Gout is one of the more than 100 different types of arthritis. Once called the “Disease of Kings” or “rich man’s disease,” the number of people suffering from gout is on the rise.
In England and New Zealand, the number of people evaluated at the hospital for symptoms of gout rose by 80 percent in the past decade. In the past 50 years the incidence of gout has nearly doubled in the U.S.
Like a window into your metabolic health, gout is an outward sign of what’s happening on the inside of your body. Symptoms of the condition, and long-term treatment, are related to your lifestyle choices and nutritional habits. In other words, you have some degree of control over your condition.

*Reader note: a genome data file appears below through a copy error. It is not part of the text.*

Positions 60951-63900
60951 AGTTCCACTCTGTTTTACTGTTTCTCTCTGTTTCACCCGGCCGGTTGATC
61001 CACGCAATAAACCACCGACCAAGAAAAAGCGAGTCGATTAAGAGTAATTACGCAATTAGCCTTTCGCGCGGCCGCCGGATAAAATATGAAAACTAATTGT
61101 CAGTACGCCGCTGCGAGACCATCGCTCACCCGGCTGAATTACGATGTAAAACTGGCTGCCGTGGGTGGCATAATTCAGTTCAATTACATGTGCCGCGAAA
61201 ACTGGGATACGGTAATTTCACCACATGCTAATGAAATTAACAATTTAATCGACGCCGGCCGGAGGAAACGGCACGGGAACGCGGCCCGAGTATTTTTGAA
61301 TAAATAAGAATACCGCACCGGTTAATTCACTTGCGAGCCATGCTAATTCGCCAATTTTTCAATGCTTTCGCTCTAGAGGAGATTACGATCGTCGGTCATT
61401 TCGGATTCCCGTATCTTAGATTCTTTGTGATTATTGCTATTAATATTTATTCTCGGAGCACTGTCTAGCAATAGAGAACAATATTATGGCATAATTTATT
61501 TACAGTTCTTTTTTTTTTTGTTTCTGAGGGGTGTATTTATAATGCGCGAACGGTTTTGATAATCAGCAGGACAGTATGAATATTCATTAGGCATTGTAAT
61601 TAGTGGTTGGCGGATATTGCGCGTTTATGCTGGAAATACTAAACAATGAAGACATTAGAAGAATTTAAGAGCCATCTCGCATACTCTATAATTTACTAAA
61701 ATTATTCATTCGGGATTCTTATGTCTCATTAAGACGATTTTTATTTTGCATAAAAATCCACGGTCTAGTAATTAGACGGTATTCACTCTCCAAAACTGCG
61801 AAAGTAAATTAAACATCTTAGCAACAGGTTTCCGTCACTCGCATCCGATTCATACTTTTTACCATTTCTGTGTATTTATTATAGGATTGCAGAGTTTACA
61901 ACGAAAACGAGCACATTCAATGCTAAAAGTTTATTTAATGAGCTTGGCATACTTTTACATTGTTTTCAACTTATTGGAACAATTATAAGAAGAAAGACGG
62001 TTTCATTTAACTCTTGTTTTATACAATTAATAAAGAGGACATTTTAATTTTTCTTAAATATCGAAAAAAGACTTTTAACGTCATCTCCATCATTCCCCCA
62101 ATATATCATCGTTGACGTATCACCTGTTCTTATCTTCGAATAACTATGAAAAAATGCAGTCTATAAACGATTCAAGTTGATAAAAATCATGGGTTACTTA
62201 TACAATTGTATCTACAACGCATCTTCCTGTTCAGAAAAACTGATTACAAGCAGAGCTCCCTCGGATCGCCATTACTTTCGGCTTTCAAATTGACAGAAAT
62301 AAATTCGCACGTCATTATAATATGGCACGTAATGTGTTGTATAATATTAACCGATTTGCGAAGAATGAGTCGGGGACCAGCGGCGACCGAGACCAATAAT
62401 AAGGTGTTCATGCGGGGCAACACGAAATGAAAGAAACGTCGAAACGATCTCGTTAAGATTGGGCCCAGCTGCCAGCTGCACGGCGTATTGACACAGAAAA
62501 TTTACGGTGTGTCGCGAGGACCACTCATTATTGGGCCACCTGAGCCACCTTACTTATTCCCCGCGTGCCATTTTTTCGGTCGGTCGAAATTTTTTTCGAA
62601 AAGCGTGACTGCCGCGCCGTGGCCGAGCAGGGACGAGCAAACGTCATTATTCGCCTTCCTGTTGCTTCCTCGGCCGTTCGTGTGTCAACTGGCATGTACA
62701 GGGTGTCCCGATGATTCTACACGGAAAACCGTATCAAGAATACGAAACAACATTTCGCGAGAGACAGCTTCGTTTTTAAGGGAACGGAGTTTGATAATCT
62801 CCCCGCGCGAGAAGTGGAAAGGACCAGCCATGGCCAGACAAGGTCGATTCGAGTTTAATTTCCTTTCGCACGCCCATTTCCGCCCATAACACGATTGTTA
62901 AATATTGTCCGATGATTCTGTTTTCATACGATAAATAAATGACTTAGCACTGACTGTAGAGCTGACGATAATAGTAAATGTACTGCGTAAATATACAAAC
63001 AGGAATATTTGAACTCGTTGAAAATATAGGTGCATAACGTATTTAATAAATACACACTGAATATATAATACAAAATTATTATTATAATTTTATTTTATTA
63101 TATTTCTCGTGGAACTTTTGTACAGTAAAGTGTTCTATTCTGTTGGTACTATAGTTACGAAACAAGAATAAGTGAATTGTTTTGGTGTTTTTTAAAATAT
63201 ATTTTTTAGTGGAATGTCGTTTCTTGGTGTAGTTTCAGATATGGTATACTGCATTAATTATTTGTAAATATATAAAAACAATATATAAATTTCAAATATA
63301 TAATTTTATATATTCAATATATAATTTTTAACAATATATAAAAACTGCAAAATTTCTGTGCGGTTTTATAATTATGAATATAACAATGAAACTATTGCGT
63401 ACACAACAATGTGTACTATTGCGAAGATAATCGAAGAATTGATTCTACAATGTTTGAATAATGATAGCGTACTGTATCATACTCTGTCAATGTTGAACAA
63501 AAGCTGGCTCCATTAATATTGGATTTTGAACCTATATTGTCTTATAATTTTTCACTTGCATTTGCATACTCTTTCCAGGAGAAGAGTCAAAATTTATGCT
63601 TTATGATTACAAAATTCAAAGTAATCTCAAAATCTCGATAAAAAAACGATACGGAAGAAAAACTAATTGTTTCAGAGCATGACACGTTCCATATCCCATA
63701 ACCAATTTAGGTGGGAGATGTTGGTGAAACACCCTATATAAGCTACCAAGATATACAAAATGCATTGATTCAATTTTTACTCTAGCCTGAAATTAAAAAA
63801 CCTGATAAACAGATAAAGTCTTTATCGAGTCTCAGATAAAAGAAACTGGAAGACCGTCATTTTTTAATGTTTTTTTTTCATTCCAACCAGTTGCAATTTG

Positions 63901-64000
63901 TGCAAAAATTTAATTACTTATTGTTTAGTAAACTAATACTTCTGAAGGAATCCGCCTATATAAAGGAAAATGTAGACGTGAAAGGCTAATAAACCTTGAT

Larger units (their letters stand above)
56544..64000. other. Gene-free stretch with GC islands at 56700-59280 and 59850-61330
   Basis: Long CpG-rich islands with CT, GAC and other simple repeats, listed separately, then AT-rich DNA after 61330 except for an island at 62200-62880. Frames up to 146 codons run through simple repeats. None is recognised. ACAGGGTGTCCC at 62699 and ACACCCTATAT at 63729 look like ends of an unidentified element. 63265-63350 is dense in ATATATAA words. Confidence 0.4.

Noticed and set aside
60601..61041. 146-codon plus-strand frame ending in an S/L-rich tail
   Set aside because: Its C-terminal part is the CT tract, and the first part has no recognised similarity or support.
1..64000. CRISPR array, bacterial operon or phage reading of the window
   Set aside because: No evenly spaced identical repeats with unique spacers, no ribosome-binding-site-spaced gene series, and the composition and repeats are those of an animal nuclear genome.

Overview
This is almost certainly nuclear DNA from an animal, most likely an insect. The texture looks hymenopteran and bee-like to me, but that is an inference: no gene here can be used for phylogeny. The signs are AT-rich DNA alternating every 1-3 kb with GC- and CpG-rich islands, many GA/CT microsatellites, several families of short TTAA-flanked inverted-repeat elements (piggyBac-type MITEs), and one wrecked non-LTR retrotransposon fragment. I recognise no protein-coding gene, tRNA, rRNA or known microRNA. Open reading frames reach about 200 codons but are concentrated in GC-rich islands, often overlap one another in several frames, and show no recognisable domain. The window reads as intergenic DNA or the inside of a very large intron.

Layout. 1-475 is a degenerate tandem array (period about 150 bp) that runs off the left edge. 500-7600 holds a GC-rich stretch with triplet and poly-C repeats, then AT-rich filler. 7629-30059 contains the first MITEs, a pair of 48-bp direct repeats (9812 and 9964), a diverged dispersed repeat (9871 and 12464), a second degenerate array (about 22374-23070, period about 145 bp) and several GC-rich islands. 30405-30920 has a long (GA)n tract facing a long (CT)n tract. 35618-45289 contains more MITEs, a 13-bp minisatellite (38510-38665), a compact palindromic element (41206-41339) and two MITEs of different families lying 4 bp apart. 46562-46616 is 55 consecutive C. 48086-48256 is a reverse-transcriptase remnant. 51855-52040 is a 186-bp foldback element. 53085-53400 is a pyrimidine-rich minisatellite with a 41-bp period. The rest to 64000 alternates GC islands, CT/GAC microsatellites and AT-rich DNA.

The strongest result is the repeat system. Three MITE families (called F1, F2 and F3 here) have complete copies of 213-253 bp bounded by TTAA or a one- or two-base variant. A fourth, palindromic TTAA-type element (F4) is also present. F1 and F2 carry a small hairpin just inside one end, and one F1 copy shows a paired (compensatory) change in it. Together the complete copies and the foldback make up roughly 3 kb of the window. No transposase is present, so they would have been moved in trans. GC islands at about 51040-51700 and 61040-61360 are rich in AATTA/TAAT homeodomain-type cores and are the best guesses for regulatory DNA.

In 2011, gout affected 8.3 million, or 4 percent of Americans. Although the numbers of people diagnosed are rising, it may not be an accurate representation of the number of people who experience the condition each year.
Many people suffer from an episodic gout condition, experiencing several occurrences over their lifetime. However, according to Dr. Allen Anandarajah, an associate professor of medicine and a rheumatologist at the University of Rochester Medical Center, many don’t see their doctor for these periodic occurrences.
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